1st Edition

Improving Concrete Quality

By Karthikeyan H Obla Copyright 2015
    214 Pages 39 B/W Illustrations
    by CRC Press

    Improve the Quality of Concrete, Improve the Quality of Construction

    Quality measurement is not prevalent in the concrete industry and quality investment is not seen as potentially generating a positive return. Improving Concrete Quality examines how and why concrete quality should be measured, and includes instruction on developing specifications with the aim of improving concrete quality.

    Reduce Concrete Variability: Reduce Costs and Increase Volume

    The first part of the book considers the tangible and intangible benefits of improved quality. The later chapters explore concrete strength variability in detail. It provides a greater grasp of the variation in concrete, as well as a deeper understanding of how material variability affects concrete performance. The author discusses the components of variability (material, manufacturing, testing) and provides steps to measuring and reducing variability to improve the quality of concrete. The text also contains a chapter on data analysis for quality monitoring and test results.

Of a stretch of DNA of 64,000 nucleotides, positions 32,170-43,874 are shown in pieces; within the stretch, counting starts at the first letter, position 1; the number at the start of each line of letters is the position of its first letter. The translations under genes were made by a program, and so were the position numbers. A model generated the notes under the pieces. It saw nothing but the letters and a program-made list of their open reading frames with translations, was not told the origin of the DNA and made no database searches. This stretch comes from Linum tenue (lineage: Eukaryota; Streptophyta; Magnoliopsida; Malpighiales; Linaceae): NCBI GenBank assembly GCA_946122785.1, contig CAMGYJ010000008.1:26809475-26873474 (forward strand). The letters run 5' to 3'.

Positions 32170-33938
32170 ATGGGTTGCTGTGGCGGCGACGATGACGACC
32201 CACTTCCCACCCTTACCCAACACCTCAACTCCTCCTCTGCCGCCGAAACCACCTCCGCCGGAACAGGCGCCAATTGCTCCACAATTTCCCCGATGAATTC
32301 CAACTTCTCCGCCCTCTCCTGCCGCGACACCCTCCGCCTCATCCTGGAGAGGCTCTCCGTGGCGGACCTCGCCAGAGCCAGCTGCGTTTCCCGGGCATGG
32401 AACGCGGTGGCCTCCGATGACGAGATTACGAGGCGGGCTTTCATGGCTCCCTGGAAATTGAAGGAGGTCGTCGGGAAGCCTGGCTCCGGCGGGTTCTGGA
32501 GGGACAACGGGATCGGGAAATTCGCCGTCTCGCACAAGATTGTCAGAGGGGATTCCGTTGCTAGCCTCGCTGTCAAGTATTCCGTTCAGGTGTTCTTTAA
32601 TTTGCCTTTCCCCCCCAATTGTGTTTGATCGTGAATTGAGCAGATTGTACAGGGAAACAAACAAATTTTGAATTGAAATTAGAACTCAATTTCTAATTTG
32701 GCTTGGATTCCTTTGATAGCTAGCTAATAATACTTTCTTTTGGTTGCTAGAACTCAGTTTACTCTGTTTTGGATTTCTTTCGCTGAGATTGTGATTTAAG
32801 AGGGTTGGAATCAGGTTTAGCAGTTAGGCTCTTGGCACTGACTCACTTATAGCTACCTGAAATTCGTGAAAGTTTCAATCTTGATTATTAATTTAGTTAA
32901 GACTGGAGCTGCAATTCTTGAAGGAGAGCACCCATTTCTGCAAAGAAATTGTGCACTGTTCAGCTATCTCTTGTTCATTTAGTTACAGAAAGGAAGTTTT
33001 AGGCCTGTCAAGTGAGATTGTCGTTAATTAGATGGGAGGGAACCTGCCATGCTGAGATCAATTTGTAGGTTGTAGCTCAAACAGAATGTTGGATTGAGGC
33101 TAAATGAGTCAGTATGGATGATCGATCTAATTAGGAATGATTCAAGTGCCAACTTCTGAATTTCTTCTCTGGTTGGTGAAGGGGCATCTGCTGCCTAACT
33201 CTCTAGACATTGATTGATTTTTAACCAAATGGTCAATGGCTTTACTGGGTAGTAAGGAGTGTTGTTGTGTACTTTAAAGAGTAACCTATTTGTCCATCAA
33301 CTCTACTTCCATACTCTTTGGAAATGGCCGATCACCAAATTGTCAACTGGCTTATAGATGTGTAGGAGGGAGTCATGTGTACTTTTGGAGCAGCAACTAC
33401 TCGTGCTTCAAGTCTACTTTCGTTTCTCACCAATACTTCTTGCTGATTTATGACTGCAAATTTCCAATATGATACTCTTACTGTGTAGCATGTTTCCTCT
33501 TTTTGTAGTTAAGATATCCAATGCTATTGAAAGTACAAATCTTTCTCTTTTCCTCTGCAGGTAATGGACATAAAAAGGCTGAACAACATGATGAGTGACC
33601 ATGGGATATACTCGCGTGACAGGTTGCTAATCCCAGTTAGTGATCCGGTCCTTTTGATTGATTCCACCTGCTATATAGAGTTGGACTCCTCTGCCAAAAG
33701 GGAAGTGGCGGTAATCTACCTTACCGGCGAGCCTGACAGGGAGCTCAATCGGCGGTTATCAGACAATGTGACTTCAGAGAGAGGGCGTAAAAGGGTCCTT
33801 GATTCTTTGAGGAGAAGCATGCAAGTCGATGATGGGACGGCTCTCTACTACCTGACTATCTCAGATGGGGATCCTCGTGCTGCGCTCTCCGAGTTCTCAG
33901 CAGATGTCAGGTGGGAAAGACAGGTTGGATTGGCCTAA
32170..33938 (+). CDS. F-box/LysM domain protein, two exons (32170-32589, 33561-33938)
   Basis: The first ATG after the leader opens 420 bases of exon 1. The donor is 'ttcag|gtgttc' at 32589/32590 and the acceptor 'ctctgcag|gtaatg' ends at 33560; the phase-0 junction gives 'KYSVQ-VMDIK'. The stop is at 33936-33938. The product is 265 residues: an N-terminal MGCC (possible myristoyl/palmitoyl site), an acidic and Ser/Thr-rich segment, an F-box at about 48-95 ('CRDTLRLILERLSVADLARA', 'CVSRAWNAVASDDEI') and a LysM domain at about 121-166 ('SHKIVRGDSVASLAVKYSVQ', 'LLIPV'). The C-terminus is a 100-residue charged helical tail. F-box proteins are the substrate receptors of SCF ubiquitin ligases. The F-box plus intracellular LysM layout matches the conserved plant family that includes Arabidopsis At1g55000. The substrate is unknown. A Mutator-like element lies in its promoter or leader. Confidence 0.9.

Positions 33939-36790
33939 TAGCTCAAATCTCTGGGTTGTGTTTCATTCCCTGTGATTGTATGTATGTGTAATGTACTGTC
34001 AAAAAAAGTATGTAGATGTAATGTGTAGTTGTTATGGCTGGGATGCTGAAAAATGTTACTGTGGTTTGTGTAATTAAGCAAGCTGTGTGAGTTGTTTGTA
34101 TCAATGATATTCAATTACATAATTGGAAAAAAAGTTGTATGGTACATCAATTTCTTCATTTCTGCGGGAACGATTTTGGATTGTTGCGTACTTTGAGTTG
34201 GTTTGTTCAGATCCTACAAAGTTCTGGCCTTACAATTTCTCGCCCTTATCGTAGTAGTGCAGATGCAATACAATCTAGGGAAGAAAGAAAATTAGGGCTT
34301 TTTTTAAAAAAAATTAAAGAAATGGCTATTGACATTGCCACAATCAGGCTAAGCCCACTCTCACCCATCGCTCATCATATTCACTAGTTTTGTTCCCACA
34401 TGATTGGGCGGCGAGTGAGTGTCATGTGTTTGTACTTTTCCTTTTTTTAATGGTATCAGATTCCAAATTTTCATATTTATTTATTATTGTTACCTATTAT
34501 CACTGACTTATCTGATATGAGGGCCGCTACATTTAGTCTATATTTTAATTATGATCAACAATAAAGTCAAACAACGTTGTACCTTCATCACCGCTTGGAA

Come Away with Practices and Tools That Can Be Applied Immediately:

    • Provides techniques and how specifications can improve concrete quality
    • Offers a clear understanding of the link between the materials (cement, SCM, aggregate, water, air), manufacturing, testing variability, and concrete quality
    • Includes information on analyzing test data to improve quality

    Improving Concrete Quality quantifies the benefits of improved quality, and introduces novel ways of measuring concrete quality. This text is an ideal resource for quality personnel in the concrete industry. It also benefits architects, engineers, contractors, and researchers.

    How Good Is Your Quality?

    Costs Due to Poor Quality

    Why Is It So Important to Lower Standard Deviation?

    Is It Worthwhile Not to Invest in Improved Quality under Certain Circumstances?

    2010 NRMCA Quality Measurement and Bench Marking Survey

    How Can a Concrete Producer Improve Quality?

    Variation in Concrete Strength Due to Cement

    Cement from a Given Source Varies between Shipments

    ASTM C917

    How Should a Ready Mixed Concrete Producer Use ASTM C917?

    Cement Choice

    Better Understand Concrete Variability and Lower It!

    Reduce Low-Strength

    Problems and Optimize Mixture


    Troubleshoot Low-Strength


    How Should a Cement Producer Use ASTM C917?


    Variation in Concrete Strength Due to Water and Air Content